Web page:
Monday, March 27, 2006

Rainforest Adventures: a review

Wherein the museum has many examples of puppetry from around the world, including videotape of Madame (& Wayland Flowers)

Advertised as "In less than one hour, you'll experience a day in the life of more than 30 exotic plants and animals in this vital ecosystem" the Center for Puppetry Arts Rainforest Adventures is a triumph of setting and tone. Lacking a narrative, or too typical need to teach a heavy-handed lesson, we catch glimpses of the animals in their environments with the only dialog being the monotone intonation of the animal or plant name. Mostly played matter-of-factly with the occasional bit of humor provided by a howler monkey, the play does not forego drama. A tapir wanders to closely to the river and is devoured by the crocodile; and later, in an epic battle, an anaconda defeats the crocodile -- reminiscent of this story -- though it received many laughs from the preschool portion of the audience.

Rainforest Adventures is performed in the style of Czech-black theater with the puppeteers in black and the puppets placed in front of a wall of light. If there was any fault with this it is that at many times the puppets were held too far back are were hard to see. Otherwise, an excellent mix of puppet styles and the after performance examples of how the puppets were used is always entertaining. Also worth mentioning is the clever use of a "magnifying glass" to show us the smaller animals. When we see leaves mysteriously moving across the tree trunk, the magnifying glass descends to reveal a line of ants.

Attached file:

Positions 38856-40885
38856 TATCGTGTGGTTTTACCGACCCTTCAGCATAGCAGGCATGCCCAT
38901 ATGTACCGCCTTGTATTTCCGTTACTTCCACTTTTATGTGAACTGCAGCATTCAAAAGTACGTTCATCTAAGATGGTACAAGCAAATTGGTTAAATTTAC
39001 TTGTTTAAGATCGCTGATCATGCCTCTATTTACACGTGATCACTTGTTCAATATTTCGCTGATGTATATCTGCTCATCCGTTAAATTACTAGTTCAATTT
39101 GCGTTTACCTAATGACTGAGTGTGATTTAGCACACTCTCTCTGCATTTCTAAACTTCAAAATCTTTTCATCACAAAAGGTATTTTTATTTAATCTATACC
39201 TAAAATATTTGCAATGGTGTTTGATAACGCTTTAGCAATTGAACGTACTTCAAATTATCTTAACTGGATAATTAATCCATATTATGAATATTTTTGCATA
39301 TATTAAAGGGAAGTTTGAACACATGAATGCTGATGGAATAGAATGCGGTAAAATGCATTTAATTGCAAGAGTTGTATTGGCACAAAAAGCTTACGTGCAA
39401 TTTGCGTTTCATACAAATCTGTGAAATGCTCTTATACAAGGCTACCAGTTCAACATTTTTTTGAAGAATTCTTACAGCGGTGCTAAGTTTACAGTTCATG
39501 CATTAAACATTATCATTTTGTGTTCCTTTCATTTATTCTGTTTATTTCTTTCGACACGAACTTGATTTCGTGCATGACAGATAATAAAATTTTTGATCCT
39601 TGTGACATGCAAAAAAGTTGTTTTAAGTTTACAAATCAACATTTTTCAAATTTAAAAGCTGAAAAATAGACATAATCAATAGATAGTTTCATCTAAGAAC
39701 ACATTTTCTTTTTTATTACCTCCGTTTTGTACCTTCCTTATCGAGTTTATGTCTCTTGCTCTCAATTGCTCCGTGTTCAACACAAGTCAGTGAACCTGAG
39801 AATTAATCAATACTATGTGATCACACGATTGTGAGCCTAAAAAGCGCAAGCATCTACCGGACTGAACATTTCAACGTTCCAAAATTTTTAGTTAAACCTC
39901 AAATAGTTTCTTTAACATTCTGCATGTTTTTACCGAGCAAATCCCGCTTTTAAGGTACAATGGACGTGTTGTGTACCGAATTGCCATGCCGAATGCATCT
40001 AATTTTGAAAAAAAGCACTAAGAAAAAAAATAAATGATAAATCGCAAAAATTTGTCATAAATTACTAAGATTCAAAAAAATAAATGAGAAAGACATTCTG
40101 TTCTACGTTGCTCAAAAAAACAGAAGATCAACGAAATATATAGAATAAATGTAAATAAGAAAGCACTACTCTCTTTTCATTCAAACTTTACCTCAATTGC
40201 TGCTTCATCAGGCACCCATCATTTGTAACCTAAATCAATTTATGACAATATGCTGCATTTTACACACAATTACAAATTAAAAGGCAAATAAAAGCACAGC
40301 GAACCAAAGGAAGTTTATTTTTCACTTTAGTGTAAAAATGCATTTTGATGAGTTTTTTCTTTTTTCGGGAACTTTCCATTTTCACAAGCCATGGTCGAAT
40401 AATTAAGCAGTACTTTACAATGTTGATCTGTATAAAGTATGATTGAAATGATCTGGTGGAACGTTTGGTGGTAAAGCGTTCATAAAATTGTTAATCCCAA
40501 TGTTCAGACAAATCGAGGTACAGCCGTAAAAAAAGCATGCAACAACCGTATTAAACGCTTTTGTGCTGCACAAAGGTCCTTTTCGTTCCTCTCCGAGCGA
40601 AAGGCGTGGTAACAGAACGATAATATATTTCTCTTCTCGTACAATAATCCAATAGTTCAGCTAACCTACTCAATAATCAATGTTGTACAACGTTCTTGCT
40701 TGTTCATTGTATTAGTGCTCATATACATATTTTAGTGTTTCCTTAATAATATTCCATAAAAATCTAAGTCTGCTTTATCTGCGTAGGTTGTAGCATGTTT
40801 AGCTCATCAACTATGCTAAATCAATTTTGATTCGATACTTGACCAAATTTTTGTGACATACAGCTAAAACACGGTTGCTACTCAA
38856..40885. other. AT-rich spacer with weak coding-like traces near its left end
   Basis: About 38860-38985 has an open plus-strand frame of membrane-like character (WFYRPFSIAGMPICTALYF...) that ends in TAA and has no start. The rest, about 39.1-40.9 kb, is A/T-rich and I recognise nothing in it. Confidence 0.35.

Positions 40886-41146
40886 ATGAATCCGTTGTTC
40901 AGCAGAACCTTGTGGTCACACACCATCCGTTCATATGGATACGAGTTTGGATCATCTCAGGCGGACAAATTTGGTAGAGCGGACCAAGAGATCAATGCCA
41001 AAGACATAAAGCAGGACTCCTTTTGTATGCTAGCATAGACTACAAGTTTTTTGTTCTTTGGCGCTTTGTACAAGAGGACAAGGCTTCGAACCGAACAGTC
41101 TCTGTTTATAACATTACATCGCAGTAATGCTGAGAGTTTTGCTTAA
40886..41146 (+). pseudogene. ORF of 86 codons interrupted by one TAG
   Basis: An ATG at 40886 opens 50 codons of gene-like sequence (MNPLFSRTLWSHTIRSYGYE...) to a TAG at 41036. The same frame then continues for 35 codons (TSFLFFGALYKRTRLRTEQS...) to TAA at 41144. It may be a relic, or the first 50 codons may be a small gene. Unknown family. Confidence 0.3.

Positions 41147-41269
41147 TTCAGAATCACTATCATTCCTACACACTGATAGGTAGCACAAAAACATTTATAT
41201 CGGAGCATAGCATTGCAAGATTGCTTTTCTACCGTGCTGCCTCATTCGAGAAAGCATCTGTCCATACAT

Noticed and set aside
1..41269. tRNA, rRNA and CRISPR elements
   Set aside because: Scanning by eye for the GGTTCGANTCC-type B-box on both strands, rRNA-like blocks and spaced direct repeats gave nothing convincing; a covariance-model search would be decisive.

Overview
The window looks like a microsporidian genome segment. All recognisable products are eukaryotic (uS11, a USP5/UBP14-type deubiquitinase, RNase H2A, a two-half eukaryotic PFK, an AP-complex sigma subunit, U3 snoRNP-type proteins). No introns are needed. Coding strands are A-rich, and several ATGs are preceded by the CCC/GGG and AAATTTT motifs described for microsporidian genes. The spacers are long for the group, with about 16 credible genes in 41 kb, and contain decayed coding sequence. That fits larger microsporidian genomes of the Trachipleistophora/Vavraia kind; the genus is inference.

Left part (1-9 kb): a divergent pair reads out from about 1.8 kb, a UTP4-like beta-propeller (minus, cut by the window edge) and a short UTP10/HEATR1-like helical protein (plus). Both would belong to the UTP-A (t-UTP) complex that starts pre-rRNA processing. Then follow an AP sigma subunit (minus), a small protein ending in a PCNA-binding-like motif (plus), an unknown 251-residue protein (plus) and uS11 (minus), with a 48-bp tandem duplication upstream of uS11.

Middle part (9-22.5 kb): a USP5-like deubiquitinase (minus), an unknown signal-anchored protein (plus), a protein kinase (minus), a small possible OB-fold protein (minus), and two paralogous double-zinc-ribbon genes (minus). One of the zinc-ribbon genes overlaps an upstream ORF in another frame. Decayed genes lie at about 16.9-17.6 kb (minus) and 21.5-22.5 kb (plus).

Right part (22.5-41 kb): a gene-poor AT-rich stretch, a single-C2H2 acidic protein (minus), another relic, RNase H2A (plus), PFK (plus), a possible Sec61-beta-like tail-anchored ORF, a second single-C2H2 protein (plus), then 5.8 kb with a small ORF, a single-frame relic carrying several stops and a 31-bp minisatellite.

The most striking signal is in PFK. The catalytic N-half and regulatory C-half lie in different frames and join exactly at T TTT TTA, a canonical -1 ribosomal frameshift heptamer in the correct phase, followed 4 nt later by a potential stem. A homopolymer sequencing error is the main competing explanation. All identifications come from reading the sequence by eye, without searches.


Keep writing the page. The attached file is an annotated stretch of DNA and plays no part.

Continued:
Julie Dansby, as head puppeteer, leads a talented troupe that seamlessly runs around a two-level stage and always keeps something moving. Ms Dansby is a wonderful performer that we've seen a number of times around town, but none more memorable than in Wrestling MacBeth. I find it odd that the Center for Puppetry Arts has no information on this show, nor for many of their past shows.

I do need to note that while mostly successful in pulling us into the world of the rainforest, the show continually hit a false note that threatened to destroy the intended realism. I would think that artistic integrity would have insisted they mimic an authentic howler monkey, instead of a generic monkey voice that was used. I do not think insulting the majestic howler monkey is what they intended and I hope an apology will be issued.

Aside from this small instance of tin ear bigotry, Rainforest Adventures is one of their finer shows of the current season.


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